The 5 NBA Players Most Affected By The 1998-99 Lockout

Larry Johnson

When we look back at the record books of the modern NBA era, the 1999 season will have an asterisk. That year the league played a shortened season of 50 games due to a lockout.

The 1998-1999 season would also coincidentally mark the end of one the greatest eras in basketball: the 1990s. That winter’s apocalyptic work stoppage would serve as a bad omen for many of the era’s greats and usher in a new crop of NBA talent. Remember, too, that once the NBA resumed play, teams were playing nearly every other night to get in as many games as possible – never a good thing for aging players’ knees, ankles and backs.

This list is not meant for players who were getting too old by ’99, but rather for guys who came back out of shape, unfocused, or generally apathetic to the idea of playing basketball.

Here is a list of the top 5 players most affected by the 1999 lockout:

5. Mitch Richmond
When Richmond came into the league, he was dubbed as one of the great pure shooters in the league and someone who could potentially compete with MJ as the best scorer around.

For his first three years in Golden State, he upheld that reputation, playing alongside Tim Hardaway and Chris Mullin in the fast-paced attack known as RUN TMC. During his eight-year stint with the Sacramento Kings, he averaged right around 23 points per game and made every Western Conference All-Star team from 1993 to 1998. However, in May 1998, just before the lockout took effect, Richmond was traded, along with Otis Thorpe to the Washington Wizards for Chris Webber, a move that catapulted the Kings to the top of the West.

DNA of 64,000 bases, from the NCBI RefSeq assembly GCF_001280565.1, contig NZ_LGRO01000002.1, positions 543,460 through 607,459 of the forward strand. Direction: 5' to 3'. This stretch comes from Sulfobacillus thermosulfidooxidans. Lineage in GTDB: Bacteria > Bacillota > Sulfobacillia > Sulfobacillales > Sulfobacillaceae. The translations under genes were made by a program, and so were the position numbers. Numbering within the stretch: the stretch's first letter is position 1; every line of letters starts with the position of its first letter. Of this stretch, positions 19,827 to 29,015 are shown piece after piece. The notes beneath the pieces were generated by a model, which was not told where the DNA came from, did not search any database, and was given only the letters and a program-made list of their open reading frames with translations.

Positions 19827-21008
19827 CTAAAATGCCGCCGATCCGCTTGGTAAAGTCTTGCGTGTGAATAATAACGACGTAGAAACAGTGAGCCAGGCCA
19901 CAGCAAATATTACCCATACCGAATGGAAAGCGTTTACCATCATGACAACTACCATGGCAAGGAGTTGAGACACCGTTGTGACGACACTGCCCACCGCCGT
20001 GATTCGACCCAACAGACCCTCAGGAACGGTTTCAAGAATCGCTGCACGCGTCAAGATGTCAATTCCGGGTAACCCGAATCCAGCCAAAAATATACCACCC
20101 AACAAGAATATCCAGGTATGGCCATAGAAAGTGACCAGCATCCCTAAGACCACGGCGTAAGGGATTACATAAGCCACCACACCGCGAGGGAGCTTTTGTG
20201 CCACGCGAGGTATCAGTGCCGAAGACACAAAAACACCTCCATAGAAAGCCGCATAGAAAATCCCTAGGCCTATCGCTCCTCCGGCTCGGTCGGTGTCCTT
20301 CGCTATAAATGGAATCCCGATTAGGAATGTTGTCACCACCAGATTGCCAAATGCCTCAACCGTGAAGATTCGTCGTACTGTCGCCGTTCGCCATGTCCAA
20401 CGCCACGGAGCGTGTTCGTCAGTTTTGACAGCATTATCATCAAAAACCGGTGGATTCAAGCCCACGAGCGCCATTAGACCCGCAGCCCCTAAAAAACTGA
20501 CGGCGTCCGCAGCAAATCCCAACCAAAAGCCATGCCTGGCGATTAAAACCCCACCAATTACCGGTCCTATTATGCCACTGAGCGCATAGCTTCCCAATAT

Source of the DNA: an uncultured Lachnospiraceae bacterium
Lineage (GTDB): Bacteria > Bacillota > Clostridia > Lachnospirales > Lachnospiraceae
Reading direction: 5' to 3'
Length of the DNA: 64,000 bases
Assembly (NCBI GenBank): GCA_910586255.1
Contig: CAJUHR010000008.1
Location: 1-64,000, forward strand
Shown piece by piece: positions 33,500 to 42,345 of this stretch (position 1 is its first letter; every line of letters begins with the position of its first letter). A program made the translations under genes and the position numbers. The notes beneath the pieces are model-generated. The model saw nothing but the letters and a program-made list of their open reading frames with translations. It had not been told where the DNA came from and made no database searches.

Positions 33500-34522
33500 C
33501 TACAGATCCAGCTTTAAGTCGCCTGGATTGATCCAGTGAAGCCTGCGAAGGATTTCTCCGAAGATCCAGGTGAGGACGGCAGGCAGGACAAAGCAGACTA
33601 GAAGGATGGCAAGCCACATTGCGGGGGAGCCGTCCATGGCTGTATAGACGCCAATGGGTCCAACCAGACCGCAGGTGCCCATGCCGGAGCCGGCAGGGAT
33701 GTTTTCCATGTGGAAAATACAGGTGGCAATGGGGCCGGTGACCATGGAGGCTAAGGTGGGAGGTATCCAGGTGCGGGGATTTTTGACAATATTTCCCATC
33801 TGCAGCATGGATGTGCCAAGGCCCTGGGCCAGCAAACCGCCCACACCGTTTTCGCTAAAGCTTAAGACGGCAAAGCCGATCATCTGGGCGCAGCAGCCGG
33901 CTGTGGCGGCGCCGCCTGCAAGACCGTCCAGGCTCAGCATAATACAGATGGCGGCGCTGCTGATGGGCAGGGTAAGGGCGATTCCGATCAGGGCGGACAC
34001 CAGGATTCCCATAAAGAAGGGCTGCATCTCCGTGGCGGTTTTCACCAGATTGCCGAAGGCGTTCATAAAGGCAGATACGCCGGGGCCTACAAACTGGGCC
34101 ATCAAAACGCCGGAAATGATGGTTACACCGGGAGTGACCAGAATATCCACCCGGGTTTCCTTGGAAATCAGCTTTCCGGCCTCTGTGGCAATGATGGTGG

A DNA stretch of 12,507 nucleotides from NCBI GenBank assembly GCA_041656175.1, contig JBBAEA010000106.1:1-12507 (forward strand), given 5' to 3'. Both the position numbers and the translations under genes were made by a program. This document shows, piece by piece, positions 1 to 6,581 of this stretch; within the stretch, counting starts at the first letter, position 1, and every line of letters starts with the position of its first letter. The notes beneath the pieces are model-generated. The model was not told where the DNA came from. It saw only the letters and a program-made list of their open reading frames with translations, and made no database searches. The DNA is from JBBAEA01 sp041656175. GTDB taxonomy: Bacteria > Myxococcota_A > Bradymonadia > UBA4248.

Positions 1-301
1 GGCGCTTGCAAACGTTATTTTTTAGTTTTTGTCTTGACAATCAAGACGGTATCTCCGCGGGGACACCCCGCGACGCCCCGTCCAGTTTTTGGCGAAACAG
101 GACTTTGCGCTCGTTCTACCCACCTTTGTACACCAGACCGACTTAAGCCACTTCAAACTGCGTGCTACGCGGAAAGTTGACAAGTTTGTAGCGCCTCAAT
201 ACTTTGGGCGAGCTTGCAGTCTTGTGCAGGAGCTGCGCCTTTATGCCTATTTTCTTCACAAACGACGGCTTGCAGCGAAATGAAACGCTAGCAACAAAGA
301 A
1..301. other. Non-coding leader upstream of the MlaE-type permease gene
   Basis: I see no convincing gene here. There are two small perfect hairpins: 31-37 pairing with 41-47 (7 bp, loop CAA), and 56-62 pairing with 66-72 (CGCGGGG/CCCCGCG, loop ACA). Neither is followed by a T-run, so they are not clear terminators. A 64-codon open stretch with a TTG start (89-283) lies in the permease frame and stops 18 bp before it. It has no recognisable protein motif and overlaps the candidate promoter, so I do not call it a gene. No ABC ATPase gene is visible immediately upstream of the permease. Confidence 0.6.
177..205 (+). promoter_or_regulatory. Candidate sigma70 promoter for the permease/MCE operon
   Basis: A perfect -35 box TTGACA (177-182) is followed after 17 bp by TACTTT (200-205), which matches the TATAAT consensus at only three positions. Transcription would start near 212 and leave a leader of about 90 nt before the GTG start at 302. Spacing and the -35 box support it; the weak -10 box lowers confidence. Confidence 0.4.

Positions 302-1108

Though Mitch played in all 50 games of the shortened season, the 33-year-old’s scoring average would dip down to 19 points per game and would keep dropping over the last three years of his career, and he never made another All-Star team again.

Some redemption for Richmond would come in 2002, when he would win a championship with the Los Angeles Lakers.

4. Larry Johnson
Make no mistake about it, LJ was one of the most exciting and important players in the 1999 playoffs, playing a key role on the Knicks’ run to the NBA Finals. Who can forget the four-point play?

Once he made the move to the Knicks, he never quite regained the productivity he had with the Charlotte Hornets. His field goal percentage and points per game each took a tumble from 1998 to 1999, and it wasn’t because the Monstars stole his talent in Space Jam. (It was actually because of chronic back problems.)

Despite being a prominent force during the Knicks’ exciting Eastern Conference championship run, he’d make controversial headlines and anger Bill Walton when he equated the New York Knicks to a “band of rebellious slaves,” and say that he and Spurs’ guard Avery Johnson were “from the same slave plantation.” Larry Johnson, everybody!

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